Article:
There is an update to the story. For the latest, click here
Indian and Pakistani officials are set to meet in Washington next month for talks on the Kishanganga and Ratle hydropower projects brokered by the World Bank.
Sources in New Delhi on Tuesday confirmed India’s participation in the talks between the water secretaries of the two countries during April 11-13.
Earlier, Pakistan’s water and power minister Khawaja Asif told a news conference in Islamabad that the talks were arranged through the intervention of the US and the World Bank.
“The US has intervened at the highest level to help both countries resolve the issue. There will be secretary-level talks on the Ratle and Kishanganga hydropower projects in Washington on April 11, 12 and 13,” he said.
The World Bank, which had brokered the Indus Waters Treaty of 1960 and has a key role in helping resolve differences, will facilitate the meeting.
“We continue to work with both countries to resolve the issue in an amicable manner and in line with the spirit of the treaty. We would hope that the two countries will come to an agreement soon,” said Alexander Anthony Ferguson, World Bank’s senior manager communications (South Asia).
Asif, who spoke on the margins of a meeting of the Indus waters commissioners in Islamabad, said Pakistan is happy that India had agreed to resume talks between the Indus waters commissioners. “We welcome this decision and the visit of the Indian delegation,” he said.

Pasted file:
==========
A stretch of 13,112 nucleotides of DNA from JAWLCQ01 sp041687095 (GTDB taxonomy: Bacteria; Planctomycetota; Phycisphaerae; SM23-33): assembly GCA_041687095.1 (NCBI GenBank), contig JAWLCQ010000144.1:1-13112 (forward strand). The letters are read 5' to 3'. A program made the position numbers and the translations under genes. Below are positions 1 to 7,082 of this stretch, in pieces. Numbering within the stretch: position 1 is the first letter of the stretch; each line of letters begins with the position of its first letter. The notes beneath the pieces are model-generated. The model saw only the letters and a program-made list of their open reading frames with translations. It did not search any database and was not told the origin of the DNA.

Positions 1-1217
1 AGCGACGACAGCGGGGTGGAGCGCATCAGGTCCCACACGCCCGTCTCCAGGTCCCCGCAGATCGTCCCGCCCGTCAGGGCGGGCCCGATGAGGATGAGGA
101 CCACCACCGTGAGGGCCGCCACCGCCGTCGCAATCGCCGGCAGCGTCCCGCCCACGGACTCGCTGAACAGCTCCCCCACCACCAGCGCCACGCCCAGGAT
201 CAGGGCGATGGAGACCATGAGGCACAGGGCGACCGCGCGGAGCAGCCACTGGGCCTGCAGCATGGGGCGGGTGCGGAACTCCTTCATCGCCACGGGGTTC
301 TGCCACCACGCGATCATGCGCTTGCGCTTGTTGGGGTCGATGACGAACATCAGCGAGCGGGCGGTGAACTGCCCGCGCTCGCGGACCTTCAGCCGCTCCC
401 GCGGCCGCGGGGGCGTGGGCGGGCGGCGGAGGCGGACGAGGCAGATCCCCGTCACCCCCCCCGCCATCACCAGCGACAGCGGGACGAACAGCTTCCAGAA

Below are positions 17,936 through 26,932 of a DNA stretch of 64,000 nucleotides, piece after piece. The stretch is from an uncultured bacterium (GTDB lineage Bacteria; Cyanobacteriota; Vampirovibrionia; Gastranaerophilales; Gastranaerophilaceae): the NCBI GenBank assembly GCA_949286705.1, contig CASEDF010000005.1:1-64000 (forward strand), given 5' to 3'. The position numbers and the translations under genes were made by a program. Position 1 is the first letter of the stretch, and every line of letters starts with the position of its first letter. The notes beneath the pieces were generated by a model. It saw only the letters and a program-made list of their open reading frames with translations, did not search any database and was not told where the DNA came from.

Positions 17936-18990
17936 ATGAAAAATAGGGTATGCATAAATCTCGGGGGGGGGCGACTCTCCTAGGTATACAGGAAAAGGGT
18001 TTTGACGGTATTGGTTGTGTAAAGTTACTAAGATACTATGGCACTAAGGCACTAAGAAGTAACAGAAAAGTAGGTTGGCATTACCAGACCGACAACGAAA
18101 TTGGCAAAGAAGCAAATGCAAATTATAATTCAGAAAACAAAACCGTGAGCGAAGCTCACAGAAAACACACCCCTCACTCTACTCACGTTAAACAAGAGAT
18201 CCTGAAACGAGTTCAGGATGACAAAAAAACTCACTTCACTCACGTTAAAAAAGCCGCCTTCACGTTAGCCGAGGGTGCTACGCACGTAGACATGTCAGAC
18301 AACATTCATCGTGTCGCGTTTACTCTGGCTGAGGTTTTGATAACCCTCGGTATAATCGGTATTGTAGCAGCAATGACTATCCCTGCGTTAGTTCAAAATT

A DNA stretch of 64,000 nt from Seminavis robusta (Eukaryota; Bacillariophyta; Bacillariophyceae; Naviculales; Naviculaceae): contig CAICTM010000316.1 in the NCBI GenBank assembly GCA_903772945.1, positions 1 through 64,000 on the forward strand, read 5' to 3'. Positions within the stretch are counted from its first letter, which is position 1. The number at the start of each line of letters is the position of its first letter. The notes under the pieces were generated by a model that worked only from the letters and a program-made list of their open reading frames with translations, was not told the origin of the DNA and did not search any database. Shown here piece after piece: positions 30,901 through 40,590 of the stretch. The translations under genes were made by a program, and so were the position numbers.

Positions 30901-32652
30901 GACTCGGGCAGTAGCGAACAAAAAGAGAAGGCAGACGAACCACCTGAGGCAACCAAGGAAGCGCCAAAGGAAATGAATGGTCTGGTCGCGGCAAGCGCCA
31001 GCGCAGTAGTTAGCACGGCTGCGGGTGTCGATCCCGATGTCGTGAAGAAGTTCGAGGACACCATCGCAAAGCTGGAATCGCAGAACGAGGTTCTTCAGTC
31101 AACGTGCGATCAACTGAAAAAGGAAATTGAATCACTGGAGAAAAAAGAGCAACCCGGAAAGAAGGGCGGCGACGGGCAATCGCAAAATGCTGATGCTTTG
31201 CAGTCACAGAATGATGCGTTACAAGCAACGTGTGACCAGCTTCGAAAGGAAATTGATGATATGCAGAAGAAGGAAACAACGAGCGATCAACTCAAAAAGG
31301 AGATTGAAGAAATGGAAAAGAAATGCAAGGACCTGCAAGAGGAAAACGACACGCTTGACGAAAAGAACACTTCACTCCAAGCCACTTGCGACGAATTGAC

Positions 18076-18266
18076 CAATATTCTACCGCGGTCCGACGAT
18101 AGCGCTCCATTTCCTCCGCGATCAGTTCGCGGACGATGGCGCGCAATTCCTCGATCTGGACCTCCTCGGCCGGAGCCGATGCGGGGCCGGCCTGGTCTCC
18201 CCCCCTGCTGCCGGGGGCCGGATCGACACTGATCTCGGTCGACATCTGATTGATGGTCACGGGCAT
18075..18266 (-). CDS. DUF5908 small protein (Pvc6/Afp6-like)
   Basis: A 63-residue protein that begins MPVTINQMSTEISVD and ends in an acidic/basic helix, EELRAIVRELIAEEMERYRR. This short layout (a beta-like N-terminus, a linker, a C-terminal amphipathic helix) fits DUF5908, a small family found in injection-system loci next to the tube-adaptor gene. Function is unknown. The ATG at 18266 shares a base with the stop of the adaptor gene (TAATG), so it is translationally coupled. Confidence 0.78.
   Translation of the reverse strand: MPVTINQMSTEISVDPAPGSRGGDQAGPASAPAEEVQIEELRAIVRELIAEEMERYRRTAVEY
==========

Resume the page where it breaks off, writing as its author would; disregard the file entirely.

Pakistan wants India to share the design of the Pakul Dal, Miyar and Lower Kalnai projects, he said, adding that “if they hurt Pakistan’s interests, then objections will be raised at the appropriate forum”.
Referring to the forthcoming talks in Washington, Asif said Pakistan will be in a position to protect its rights on the Ratle project, adding the country’s “stance had not been negated at any level”.
He refused to speculate whether the water talks could lead to the resumption of bilateral dialogue, which was stalled after a series of terror attacks last year that were blamed by India on Pakistan-based militants.
Pakistan has been protesting against the design and construction of the 330MW Kishanganga project and the 850MW Ratle project by India. Both sides took up the issue with the World Bank.
New Delhi took strong exception to the World Bank’s decision to set up a court of arbitration, as desired by Pakistan, and to also appoint a neutral expert, as wanted by India, over the two projects. It said proceeding with both steps simultaneously was “legally untenable”.
The World Bank then paused the separate processes to allow the two sides to consider alternative ways to resolve their disagreements.
The water secretaries of India and Pakistan last met in July 2016 in New Delhi but the discussions were inconclusive.